The Humanities Research Fellowship offers postdoctoral research support to early-career scholars from eastern Africa. The Fellowship is a strong expression of BIEA’s commitment to the Nairobi Process and the encouragement of eastern African scholarship, as well as a clear signal of our championing of the value of humanities and social science research.
Under the supervision of the Country Director, the Fellow has since 2012 been convening the doctoral student peer support network, which brings a group of around 20 students together every week on Thursday to share ideas and experience.
Prince Guma, the Research Fellow/Assistant Country Director, is an urban imaginer and research scientist. His research work is situated at the intersection of Science and Technology Studies (STS), Urban Studies, and Postcolonial Studies. Since 2012, Prince has actively engaged in academic work from a broad range of settings and associations in the developing world. This work is located in the worlds of East African development, emerging from a career of multiple engagements, shaped by his belief in the entangled nature and interconnectedness of things beyond tangents, and in scholarship as being more than just a field of specialist audiences within the academy.
In his recent project, Prince has focused on exploring the multiple ways through which domains are constructed and reconstructed through the diffusion and uptake of digital technologies (focusing on energy, water, and ICT sectors) in the African city, under the department of Human Geography and Spatial Planning at Utrecht University in the Netherlands. This project is titled ‘Rethinking Smart Urbanism: City-Making and the Spread of Digital Infrastructures in Nairobi.’
His latest research concerns the aspect of infrastructural vulnerabilities, inadequacies and absences in the poorest, smallest, and most fragile and volatile cities of the sub-Saharan African region. His findings are hoped to provide a menu for new explorations, enhance our understanding of urban and digital possibilities, and add new insights to debates on technology and urbanity in Eastern Africa.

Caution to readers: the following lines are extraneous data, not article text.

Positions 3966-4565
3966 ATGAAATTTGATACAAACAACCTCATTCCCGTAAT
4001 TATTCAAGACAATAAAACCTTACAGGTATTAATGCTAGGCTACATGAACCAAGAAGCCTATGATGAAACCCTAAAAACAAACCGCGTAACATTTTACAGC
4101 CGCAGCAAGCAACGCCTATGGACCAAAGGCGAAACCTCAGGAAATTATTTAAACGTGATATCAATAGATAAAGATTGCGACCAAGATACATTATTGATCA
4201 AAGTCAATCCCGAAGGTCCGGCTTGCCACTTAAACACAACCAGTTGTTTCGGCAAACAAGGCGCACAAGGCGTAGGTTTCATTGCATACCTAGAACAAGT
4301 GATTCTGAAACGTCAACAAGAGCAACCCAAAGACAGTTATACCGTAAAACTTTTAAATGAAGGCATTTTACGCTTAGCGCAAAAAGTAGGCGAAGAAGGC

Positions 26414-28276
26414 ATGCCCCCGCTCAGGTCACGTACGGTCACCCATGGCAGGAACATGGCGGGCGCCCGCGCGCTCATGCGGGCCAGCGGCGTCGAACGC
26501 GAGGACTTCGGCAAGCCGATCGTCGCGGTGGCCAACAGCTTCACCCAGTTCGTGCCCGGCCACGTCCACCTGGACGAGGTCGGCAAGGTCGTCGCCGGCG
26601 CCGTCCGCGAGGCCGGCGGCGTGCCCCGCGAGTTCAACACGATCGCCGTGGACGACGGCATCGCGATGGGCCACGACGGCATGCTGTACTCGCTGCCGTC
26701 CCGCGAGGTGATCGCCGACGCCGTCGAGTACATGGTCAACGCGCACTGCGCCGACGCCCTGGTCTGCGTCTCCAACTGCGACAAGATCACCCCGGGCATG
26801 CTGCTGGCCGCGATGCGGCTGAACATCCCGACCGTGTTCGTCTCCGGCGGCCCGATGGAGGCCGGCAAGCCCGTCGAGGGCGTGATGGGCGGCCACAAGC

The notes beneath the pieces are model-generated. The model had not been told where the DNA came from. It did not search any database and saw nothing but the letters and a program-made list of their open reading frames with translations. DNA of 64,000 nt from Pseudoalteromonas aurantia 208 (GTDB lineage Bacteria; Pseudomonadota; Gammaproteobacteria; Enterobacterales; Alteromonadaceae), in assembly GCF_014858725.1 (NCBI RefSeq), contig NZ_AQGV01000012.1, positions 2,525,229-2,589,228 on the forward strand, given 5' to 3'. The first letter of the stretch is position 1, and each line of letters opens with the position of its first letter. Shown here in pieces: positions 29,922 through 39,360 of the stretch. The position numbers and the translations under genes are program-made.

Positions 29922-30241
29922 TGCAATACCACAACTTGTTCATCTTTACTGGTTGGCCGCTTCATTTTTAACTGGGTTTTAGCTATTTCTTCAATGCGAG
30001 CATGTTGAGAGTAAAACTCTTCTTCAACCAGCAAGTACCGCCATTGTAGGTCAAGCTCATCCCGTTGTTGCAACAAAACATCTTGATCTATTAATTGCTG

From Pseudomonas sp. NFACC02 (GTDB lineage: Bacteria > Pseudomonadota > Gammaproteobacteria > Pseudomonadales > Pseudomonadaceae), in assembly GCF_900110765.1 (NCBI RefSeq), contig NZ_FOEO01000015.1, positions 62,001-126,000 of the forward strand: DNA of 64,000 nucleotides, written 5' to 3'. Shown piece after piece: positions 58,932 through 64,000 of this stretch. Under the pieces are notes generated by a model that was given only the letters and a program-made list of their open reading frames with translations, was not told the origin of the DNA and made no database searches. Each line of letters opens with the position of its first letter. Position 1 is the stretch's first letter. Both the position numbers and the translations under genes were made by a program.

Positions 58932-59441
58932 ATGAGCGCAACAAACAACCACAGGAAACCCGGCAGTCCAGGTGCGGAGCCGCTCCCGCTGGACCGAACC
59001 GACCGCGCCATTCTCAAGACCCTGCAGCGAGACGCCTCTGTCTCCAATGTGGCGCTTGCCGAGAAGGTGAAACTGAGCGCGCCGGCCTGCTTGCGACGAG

During his years of broad practical and real work experience in the developmental sector and research track record and other related works and engagements in Eastern Africa and beyond, Prince has also worked with national and international NGOs, undertaking regional assignments and employing different research designs and methods to complete research projects. His work targets government initiatives and private projects, administrative and organizational development, and social equality and development. It contributes to innovative and policy-relevant scholarship in the humanities and social sciences by exploiting different avenues that challenge the ways in which we think about urban development and social change in and from Africa.
Beyond this work, Prince aims to enhance opportunities to young scholars and graduates by extending research platforms and programs in the Eastern African region and beyond.
Guma, P.K. (2020). Incompleteness of urban infrastructures in transition – scenarios from the mobile age in Nairobi. Social Studies of Science
Guma, P.K. & Monstadt, J. (2020). Smart City Making? The Spread of ICT-Driven Plans and Infrastructures in Nairobi. Urban Geography, (23 p.). online first: https://www.tandfonline.com/eprint/IP2PZYJDIA6NZDAI93DE/full?target=10.1080/02723638.2020.1715050.
Guma, P.K. (2019). Smart urbanism? ICTs for water and electricity supply in Nairobi. Urban Studies, 56 (11), (pp. 2333-2352) (20 p.).
Guma, P.K., Monstadt, J. & Schramm, S. (2019). Hybrid constellations of water access in the digital age: the case of Jisomee Mita in Soweto-Kayole, Nairobi. Water Alternatives, 12 (2), (pp. 725-743).
Guma, P.K. (2016). The governance and politics of urban space in the postcolonial city – Kampala, Nairobi and Dar es Salaam. African Review, 8 (1), (pp. 31-43) (13 p.).
Guma, P.K. (2015). Business in the urban informal economy – barriers to women’s entrepreneurship in Uganda. Journal of African Business, 16 (3), (pp. 305-321) (17 p.).
Guma, P.K. (2015). “Feminist solidarity: how women are shaping the way we think about sex and politics in Uganda.” Africa Review, 7(1): 15-27.
Guma, P.K. (2013). Public-sector reform, e-government and the search for excellence in Africa – Experiences from Uganda. Electronic Journal for E-Government [E], 11 (1), (pp. 240-251) (12 p.).
Guma, P.K. (2020). Localising the smart city? A view of urban plans and technologies in Nairobi. In Jochen Monstadt, Rémi de Bercegol & Bérénice Bon (Eds.), Translating the Networked City – Urban Infrastructures in Nairobi and Dar es Salaam Routledge.
Guma, P.K. (2020). A different kind of urban smartness? Infrastructure automation and access in Nairobi’s slum areas. The limits to growth of the smart city – Spaces and energies of digital infrastructures.
Guma, P.K. (14.07.2017). Civic governance, engagement, and protest in quest of democracy in Uganda. In Shamsul M. Haque, Anastase Shyaka & Gedeon M. Mudacumura (Eds.), Democratizing Public Governance in Developing Nations – With Special Reference to Africa (16 p.). London: Taylor & Francis.
Guma, P.K. 2017. “Feminism: How women in Uganda are shaping the way we think about sex and politics.” Research on Gender and Sexualities in Africa, CODESRIA.